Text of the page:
European court challenge to UK surveillance
Rights groups have asked the European Court of Human Rights to rule on the legality of the UK's large-scale surveillance regime.
Amnesty International, Liberty and Privacy International filed a legal complaint with the court today.
The scale of the surveillance carried out by GCHQ has been revealed by US whistleblower Edward Snowden.
A similar legal challenge mounted in the UK last year saw judges rule that the spying did not breach human rights.
"The UK government's surveillance practices have been allowed to continue unabated and on an unprecedented scale, with major consequences for people's privacy and freedom of expression," said Nick Williams, legal counsel for Amnesty in a statement.
The three organisations claim that the surveillance carried out by GCHQ breaches the European Convention on Human Rights that enshrines certain freedoms in law.
The surveillance carried out by GCHQ has been subject to a series of legal challenges since National Security Agency documents provided by Edward Snowden started to appear in the media.
In December, the Investigatory Powers Tribunal that oversees the work of the intelligence services ruled that GCHQ's spying did not violate Britons' human rights and was a legitimate way to gather intelligence.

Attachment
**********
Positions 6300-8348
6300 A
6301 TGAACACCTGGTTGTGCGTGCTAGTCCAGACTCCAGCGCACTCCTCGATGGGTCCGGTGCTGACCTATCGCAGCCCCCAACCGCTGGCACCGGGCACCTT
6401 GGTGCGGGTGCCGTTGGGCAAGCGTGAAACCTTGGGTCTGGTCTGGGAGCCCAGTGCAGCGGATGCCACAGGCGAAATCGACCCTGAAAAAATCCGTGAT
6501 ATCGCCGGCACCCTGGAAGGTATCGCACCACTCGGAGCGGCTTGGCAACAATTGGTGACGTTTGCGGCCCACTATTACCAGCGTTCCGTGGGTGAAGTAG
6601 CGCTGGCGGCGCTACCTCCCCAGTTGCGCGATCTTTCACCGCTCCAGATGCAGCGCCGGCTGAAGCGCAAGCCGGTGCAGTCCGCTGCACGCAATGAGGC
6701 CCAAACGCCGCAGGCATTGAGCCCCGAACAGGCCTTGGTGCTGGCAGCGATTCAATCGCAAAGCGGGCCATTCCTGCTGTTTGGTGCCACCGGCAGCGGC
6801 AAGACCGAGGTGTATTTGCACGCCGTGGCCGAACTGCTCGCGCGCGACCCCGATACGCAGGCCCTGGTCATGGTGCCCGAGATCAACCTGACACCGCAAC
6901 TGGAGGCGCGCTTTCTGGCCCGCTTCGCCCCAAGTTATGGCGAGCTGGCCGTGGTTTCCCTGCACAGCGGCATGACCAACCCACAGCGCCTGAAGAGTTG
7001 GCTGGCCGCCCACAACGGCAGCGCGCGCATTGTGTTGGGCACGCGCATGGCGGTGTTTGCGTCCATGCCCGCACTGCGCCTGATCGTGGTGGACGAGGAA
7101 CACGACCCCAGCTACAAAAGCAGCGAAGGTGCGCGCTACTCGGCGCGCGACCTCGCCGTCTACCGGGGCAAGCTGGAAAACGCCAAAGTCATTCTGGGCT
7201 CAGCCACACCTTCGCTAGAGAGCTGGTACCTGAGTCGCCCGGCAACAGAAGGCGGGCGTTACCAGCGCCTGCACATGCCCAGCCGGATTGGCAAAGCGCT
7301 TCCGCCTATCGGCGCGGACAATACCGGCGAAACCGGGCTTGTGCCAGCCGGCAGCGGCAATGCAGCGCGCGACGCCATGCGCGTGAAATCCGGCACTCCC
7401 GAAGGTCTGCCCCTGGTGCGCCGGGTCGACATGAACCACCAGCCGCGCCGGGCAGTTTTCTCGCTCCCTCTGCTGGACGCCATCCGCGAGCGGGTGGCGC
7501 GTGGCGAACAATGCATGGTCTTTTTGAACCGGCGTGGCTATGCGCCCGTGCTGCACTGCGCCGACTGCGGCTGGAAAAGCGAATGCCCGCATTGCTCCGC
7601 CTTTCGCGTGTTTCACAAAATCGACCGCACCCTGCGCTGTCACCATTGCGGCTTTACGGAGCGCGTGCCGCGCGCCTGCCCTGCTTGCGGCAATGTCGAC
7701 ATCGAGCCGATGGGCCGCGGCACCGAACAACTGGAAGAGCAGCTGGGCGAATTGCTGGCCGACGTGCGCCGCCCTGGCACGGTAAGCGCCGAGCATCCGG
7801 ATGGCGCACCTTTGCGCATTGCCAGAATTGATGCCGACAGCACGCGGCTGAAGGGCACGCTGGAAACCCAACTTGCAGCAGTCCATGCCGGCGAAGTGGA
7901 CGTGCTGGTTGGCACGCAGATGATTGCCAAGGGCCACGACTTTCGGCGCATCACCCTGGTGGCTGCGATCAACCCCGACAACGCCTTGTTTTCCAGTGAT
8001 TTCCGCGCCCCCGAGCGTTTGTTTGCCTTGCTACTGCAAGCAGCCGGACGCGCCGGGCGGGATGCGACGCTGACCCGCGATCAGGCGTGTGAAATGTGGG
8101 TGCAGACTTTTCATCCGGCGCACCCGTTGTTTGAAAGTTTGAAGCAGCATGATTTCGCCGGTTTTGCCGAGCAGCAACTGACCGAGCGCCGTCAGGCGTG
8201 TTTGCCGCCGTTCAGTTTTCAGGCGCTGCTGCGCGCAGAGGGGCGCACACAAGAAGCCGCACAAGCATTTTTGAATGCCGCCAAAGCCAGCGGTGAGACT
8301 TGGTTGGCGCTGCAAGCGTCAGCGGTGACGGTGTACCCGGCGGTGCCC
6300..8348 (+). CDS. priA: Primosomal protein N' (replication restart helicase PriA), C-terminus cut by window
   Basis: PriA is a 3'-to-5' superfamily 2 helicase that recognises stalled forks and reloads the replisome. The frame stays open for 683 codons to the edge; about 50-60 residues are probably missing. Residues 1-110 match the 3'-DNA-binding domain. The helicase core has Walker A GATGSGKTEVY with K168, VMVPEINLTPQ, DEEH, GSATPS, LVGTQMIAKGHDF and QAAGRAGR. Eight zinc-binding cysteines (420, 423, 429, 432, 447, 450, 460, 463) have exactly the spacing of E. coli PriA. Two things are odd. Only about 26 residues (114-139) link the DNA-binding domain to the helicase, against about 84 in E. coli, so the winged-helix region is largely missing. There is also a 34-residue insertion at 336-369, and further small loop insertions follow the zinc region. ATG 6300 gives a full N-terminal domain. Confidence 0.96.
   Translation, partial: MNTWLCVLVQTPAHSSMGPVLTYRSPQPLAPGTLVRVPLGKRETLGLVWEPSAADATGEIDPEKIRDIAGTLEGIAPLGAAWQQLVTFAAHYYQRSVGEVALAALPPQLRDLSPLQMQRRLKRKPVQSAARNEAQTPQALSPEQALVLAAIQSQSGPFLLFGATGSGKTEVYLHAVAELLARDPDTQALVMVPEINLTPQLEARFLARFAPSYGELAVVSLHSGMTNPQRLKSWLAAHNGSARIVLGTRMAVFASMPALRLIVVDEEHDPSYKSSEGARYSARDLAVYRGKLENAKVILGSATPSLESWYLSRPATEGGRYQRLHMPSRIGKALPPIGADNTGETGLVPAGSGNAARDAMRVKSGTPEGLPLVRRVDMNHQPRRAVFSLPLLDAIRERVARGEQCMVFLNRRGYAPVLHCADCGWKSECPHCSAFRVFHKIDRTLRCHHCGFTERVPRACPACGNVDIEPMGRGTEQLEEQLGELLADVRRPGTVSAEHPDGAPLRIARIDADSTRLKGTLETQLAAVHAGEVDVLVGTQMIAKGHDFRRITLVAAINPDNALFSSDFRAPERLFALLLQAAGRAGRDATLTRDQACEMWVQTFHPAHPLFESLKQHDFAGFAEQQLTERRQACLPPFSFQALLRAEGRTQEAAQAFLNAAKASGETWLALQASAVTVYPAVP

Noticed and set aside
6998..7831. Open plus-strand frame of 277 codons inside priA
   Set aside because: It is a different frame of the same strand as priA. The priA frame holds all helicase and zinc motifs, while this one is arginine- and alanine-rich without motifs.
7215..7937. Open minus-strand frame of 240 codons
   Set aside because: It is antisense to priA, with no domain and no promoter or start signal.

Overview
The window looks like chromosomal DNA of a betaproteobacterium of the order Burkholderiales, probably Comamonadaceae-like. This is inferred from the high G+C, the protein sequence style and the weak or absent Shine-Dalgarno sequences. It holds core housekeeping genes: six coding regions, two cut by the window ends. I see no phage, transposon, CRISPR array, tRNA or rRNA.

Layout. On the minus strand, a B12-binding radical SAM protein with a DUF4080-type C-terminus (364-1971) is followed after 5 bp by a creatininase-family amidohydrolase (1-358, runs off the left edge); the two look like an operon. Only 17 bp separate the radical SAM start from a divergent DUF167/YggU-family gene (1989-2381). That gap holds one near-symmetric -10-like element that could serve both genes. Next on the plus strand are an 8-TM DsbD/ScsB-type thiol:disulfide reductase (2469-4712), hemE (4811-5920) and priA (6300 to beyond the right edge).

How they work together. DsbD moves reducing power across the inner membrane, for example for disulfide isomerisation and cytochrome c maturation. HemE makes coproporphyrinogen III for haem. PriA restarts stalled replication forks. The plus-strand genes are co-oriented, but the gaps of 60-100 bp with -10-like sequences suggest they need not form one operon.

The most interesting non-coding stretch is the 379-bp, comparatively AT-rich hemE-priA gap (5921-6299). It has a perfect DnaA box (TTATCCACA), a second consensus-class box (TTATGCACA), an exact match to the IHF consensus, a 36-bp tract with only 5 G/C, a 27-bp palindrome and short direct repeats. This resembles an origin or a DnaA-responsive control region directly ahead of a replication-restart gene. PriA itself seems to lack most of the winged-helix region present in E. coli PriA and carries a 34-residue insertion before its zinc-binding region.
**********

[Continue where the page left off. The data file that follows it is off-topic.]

In February, a separate ruling by the IPT found that the spy agency's surveillance programme was unlawful because the processes governing how GCHQ gathered and shared information were not public enough.
Amnesty acknowledged these rulings in its statement but said the "secretive" nature of IPT hearings meant there was little transparency about the way GCHQ was being policed. This, it said, undermined the faith people had in official oversight of the agency.
Information that had come to light in the last 12 months showed, said Amnesty, that there were flaws in the oversight system. One revelation concerned arrangements GCHQ has with its US counterparts to get at data it would be difficult for the UK agency to get permission to acquire.
There were also loopholes in UK laws governing surveillance being exploited by GCHQ to expand its spying abilities, it said.
In a statement, a GCHQ spokesperson said: "We completely reject the assertions made in the press release from Amnesty International and others, which do not reflect the judgments of the Investigatory Powers Tribunal.
"The IPT was clear in its December judgment that the legal regime is lawful, and that GCHQ does not seek to carry out mass surveillance, "added the spokesperson. "The government will be vigorously defending this case at the European Court of Human Rights."